Limitations of a time and materials contract


Limitations of a time and materials contract


Time and materials (T&M) contracts can be beneficial in certain situations, especially when project scopes are not well-defined. However, there are several limitations to consider:


  1. Cost Uncertainty: In a T&M contract, the total project cost is not fixed in advance, which can lead to budget overruns if the project takes longer than anticipated or if unforeseen expenses arise. This uncertainty makes financial planning and budget management more challenging for the client.


  1. Reduced Incentive for Efficiency: Since the contractor is paid for all working hours and materials, there may be less incentive to work efficiently. This can lead to longer project durations and higher costs as there is no financial benefit for the contractor to complete the work quickly or to economise on material usage.


  1. Monitoring and Oversight: These contracts require rigorous oversight and auditing to ensure that billed hours and materials are justified and that no unnecessary costs are being passed to the client. This can increase administrative overhead and the need for detailed record-keeping and constant monitoring.


  1. Scope Creep: Without a fixed contract price, there is a high risk of scope creep, where the project scale expands beyond the original plan without corresponding budget or timeline adjustments increases. This can lead to challenges between the contractor and the client over what was initially agreed upon.


  1. Dependence on Contractor’s Skill and Integrity: The quality and pace of the work heavily depend on the contractor’s skill and integrity. If the contractor is not committed to delivering value or their skill level is inadequate, the project can suffer in budget and final output quality. This reliance makes it essential to thoroughly vet contractors before engaging in a T&M contract.


Government Time and Materials Contracts

Government Time and Materials (T&M) contracts are used when project details are not fully defined, making it hard to estimate a total fixed cost. These contracts allow flexibility as they pay contractors based on the time spent and materials used on a project. 

This approach benefits projects likely to evolve, such as in R&D or when requirements are unclear. However, they require strict oversight to ensure that government funds are spent wisely, preventing overspending and ensuring contractors don’t unnecessarily drag out the work to increase their earnings.


Billing With Time and Materials Contracts

Effective cost tracking and documentation are vital factors in time and materials contracts. The administrator must meticulously log all labour hours and retain receipts for materials used. It’s crucial to keep track of these expenses transparently to ensure the client is billed accurately. Any unused returned materials should also be deducted from the total cost, which helps maintain financial integrity and strong trust between the contractor and the client.

Another important feature in many T&M contracts is a not-to-exceed clause. This clause caps the amount the client can be billed, safeguarding them from unexpectedly high costs. Contractors are responsible for closely monitoring expenses and must proactively communicate with the client when approaching this limit. This allows all the parties to make informed decisions about continuing the work, adjusting the scope, or reassessing the project’s requirements, ensuring that the project stays within budget and meets the contractual agreements.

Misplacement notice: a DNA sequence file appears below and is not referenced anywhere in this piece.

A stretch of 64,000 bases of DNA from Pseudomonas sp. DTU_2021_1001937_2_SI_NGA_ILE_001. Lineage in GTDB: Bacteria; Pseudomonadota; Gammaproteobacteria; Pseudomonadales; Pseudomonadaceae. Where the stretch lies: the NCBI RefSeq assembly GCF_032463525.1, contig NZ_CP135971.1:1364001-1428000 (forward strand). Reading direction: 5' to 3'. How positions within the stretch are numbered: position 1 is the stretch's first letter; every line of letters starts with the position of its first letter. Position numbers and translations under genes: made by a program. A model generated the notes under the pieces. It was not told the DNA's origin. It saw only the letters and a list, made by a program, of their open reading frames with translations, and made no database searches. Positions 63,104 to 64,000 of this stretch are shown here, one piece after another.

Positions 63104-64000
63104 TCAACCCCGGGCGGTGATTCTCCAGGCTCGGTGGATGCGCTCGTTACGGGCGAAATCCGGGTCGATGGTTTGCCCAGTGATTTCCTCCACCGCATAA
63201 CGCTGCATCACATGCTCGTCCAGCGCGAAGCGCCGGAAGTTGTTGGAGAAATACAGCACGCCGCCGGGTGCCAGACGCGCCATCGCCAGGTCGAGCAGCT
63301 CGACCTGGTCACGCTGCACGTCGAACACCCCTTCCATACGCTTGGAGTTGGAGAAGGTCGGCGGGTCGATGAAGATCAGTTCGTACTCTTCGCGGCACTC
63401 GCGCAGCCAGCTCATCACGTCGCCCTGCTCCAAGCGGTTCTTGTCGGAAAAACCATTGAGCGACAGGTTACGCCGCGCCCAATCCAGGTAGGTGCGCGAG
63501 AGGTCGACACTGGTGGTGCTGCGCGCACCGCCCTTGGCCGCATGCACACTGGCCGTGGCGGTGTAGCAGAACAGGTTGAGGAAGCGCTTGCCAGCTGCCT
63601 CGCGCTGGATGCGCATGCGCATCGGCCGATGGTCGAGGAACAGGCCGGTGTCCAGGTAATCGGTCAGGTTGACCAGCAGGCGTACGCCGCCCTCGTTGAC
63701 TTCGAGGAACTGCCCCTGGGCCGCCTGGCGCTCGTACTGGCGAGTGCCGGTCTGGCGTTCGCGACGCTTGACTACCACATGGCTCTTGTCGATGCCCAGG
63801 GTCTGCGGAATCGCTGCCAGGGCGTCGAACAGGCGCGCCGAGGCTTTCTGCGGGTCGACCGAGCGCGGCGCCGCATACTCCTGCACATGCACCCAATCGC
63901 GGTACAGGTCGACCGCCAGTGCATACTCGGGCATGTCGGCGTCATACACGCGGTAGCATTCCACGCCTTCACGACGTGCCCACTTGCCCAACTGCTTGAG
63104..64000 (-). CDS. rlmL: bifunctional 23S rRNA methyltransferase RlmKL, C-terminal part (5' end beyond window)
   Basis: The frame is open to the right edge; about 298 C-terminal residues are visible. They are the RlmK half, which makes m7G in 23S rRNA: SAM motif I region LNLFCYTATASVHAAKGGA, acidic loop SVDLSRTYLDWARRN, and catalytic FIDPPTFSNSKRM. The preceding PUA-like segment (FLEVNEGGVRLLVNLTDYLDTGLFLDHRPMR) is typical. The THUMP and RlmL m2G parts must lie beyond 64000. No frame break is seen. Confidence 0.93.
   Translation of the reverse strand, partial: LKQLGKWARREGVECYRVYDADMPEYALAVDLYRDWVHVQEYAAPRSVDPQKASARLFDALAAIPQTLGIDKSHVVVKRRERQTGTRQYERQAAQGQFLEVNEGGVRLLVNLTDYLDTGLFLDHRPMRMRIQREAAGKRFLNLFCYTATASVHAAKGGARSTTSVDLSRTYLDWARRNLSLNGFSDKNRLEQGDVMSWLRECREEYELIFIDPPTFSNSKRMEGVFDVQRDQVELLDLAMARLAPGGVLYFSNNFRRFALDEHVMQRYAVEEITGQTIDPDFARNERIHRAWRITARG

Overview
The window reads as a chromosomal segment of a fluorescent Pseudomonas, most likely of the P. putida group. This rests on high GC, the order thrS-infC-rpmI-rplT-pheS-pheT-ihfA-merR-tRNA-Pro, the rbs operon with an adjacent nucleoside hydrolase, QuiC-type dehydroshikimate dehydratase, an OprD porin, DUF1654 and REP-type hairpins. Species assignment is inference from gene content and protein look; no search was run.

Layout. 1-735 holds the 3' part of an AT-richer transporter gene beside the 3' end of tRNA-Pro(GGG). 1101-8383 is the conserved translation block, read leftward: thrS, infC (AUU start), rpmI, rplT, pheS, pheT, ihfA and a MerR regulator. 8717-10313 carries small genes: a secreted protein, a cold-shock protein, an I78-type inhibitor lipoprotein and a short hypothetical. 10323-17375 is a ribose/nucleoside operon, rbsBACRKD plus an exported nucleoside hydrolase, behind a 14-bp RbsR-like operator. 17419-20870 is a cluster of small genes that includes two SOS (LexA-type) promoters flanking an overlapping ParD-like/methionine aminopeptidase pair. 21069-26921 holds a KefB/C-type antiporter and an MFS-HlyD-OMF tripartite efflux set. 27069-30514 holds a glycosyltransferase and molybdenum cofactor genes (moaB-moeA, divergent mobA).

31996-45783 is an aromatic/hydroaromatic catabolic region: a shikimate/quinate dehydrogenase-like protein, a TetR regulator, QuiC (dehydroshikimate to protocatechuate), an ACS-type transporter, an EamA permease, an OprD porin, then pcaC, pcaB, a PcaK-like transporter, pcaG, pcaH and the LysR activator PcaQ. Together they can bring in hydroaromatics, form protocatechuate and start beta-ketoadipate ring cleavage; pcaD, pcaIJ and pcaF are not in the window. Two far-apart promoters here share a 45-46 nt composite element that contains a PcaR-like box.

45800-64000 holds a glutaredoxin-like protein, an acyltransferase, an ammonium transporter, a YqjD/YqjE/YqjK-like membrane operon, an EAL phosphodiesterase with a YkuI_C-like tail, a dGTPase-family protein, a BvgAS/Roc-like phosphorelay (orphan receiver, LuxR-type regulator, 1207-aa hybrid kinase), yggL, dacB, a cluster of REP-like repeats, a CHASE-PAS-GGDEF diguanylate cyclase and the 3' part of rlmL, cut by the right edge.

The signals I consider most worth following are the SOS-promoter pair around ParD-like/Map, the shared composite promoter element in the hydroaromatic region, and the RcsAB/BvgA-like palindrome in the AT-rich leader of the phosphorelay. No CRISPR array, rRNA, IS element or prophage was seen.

Time and Material Contract vs. Fixed Price Contract


Time and Materials Contract vs. Fixed Price Contract


A Time and Materials (T&M) contract provides flexibility and is ideal for projects with undefined scopes, as it charges based on actual labour hours and materials used. In contrast, a Fixed Price contract involves a set total cost for the entire project, regardless of actual expenses, which can benefit projects with well-defined scopes and deliverables. While T&M contracts allow for adaptability and adjustments during the project, Fixed-price contracts offer cost certainty and financial predictability but can be rigid if changes are required.


Time and Material Contract vs. Cost-Reimbursable Contract


Time and Materials Contract vs. Cost-Reimbursable Contract


T&M and Cost-Reimbursable contracts allow payment based on actual costs incurred. However, in T&M contracts, the costs are typically limited to labour and materials with agreed-upon rates. In contrast, Cost-Reimbursable contracts may cover a broader range of expenses, including all necessary costs incurred to complete the project. Cost-reimbursable contracts offer more comprehensive coverage of expenses but require meticulous tracking and validation of all costs, which can increase administrative overhead.


Time and Material Contract vs. Guaranteed Maximum Price (GMP) Contract

Time and Material Contract vs. Guaranteed Maximum Price (GMP) Contract


T&M contracts charge for actual work done without a cost ceiling, which can lead to budget uncertainty. Conversely, Guaranteed Maximum Price (GMP) contracts set a cap on the total price that the client will pay, which includes a contingency reserve to manage risks. GMP contracts are beneficial for controlling costs and minimising financial risk for clients. Still, they require detailed project scope understanding and cost estimates to set a realistic cap, which might limit flexibility in handling unexpected changes.



Time and Materials (T&M) contract in construction offer flexibility for managing complex projects where scopes are not fully defined. They allow payments based on actual work and materials, facilitating adjustments as project demands evolve. However, they require diligent oversight to prevent cost overruns and ensure project alignment. This contract type suits projects with uncertain scopes or where detailed upfront planning is not feasible. By ensuring clear documentation and setting not-to-exceed clauses, T&M contracts can be a viable option for managing the dynamic needs of construction projects while maintaining control over costs and project outcomes.




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Sapna is a versatile content writer with two years of experience crafting engaging content across various platforms, including blogs, websites, social media, and newsletters. She specialises in the real estate and construction industry, creating compelling narratives that resonate with diverse audiences and enhance brand visibility and engagement.